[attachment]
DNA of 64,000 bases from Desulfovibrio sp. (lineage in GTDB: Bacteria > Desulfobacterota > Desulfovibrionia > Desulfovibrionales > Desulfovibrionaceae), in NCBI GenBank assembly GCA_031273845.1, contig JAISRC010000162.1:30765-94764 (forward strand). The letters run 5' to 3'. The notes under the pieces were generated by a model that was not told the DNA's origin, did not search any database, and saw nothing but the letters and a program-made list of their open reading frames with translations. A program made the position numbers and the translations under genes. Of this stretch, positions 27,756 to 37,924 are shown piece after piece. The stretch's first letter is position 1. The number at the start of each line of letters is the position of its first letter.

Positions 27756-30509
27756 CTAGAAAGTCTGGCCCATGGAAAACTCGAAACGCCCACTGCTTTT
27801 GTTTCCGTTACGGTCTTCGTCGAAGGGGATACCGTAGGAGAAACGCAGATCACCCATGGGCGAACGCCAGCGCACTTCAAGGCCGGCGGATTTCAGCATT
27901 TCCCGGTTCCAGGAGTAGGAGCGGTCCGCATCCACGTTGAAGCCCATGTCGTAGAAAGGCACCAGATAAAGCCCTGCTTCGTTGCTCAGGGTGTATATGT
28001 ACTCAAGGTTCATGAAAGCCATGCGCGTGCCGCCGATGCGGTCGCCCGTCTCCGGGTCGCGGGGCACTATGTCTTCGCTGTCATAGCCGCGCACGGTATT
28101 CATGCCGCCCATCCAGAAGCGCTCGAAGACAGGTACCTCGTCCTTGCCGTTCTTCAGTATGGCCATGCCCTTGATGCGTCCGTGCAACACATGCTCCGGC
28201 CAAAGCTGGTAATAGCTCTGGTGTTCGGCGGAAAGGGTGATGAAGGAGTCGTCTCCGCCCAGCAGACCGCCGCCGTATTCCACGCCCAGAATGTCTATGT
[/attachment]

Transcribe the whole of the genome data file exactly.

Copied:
DNA of 64,000 bases from Desulfovibrio sp. (lineage in GTDB: Bacteria > Desulfobacterota > Desulfovibrionia > Desulfovibrionales > Desulfovibrionaceae), in NCBI GenBank assembly GCA_031273845.1, contig JAISRC010000162.1:30765-94764 (forward strand). The letters run 5' to 3'. The notes under the pieces were generated by a model that was not told the DNA's origin, did not search any database, and saw nothing but the letters and a program-made list of their open reading frames with translations. A program made the position numbers and the translations under genes. Of this stretch, positions 27,756 to 37,924 are shown piece after piece. The stretch's first letter is position 1. The number at the start of each line of letters is the position of its first letter.

Positions 27756-30509
27756 CTAGAAAGTCTGGCCCATGGAAAACTCGAAACGCCCACTGCTTTT
27801 GTTTCCGTTACGGTCTTCGTCGAAGGGGATACCGTAGGAGAAACGCAGATCACCCATGGGCGAACGCCAGCGCACTTCAAGGCCGGCGGATTTCAGCATT
27901 TCCCGGTTCCAGGAGTAGGAGCGGTCCGCATCCACGTTGAAGCCCATGTCGTAGAAAGGCACCAGATAAAGCCCTGCTTCGTTGCTCAGGGTGTATATGT
28001 ACTCAAGGTTCATGAAAGCCATGCGCGTGCCGCCGATGCGGTCGCCCGTCTCCGGGTCGCGGGGCACTATGTCTTCGCTGTCATAGCCGCGCACGGTATT
28101 CATGCCGCCCATCCAGAAGCGCTCGAAGACAGGTACCTCGTCCTTGCCGTTCTTCAGTATGGCCATGCCCTTGATGCGTCCGTGCAACACATGCTCCGGC
28201 CAAAGCTGGTAATAGCTCTGGTGTTCGGCGGAAAGGGTGATGAAGGAGTCGTCTCCGCCCAGCAGACCGCCGCCGTATTCCACGCCCAGAATGTCTATGT